The premium for PFL coverage will be paid for by payroll contributions from the employee.  However, the employer can make contributions to the PFL premium on behalf of its employees.  Moreover, employees have the option to use accrued vacation time concurrently with PFL, or charge all or part of their vacation time to PFL.  In this way, an employee can potentially receive their full salary for a portion of their PFL.  Significantly, employers must continue to provide employee health care policy coverage for employees out on PFL.  If an employee has their own health care policy outside of the employer’s policy, then the employee is responsible to maintain their own health care coverage while out on PFL.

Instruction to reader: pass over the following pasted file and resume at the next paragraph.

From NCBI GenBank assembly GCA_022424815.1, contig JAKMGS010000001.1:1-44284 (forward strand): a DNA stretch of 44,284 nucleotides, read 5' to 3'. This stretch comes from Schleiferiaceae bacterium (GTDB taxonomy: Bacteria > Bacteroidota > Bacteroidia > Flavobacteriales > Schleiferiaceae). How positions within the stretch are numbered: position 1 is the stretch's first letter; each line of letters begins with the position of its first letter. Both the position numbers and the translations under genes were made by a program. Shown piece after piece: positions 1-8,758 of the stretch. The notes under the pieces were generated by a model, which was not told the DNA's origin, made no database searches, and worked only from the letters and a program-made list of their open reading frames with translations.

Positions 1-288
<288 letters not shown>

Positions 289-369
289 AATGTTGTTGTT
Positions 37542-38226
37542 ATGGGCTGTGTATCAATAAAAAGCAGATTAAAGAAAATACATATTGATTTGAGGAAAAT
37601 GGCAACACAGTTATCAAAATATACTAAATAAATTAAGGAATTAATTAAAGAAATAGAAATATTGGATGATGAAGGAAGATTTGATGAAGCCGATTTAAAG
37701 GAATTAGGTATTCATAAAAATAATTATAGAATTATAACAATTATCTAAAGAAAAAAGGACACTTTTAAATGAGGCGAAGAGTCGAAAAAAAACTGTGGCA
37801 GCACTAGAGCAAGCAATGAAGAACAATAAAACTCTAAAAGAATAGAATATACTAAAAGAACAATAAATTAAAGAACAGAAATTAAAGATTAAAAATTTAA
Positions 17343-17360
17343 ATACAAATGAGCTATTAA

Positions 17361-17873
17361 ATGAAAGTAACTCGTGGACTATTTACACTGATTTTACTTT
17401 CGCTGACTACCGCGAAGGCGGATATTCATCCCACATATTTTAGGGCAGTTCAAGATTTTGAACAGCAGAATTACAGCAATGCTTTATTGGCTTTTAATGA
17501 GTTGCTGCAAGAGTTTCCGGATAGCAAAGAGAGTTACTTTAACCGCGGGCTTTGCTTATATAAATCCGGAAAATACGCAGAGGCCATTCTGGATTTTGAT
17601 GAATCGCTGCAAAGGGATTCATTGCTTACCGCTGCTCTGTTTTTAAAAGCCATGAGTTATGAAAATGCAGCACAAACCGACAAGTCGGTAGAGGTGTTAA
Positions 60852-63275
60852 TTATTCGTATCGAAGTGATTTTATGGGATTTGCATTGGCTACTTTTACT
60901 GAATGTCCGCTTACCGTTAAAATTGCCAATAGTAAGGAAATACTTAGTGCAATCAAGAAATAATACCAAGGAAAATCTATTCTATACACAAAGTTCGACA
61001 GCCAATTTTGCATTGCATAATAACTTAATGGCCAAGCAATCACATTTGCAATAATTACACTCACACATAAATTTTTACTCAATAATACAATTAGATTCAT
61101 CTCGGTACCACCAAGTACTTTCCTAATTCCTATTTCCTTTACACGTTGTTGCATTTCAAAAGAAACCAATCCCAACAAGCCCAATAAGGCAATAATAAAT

Currently, the gray area for employers is the claims process, billing, and filing procedures for this new PFL program.  New York State regulators are continuing to hammer out the details for PFL claims handling, procedures, and policies for employers and updates will continue to trickle in until January 1, 2018.  New York regulators have assured employers that the PFL claims handling will be similar to that of DBL claims.  Unfortunately, only time will tell whether significant changes are needed for proper PFL claims handling.


For more information on New York State’s new PFL program, visit the New York State website at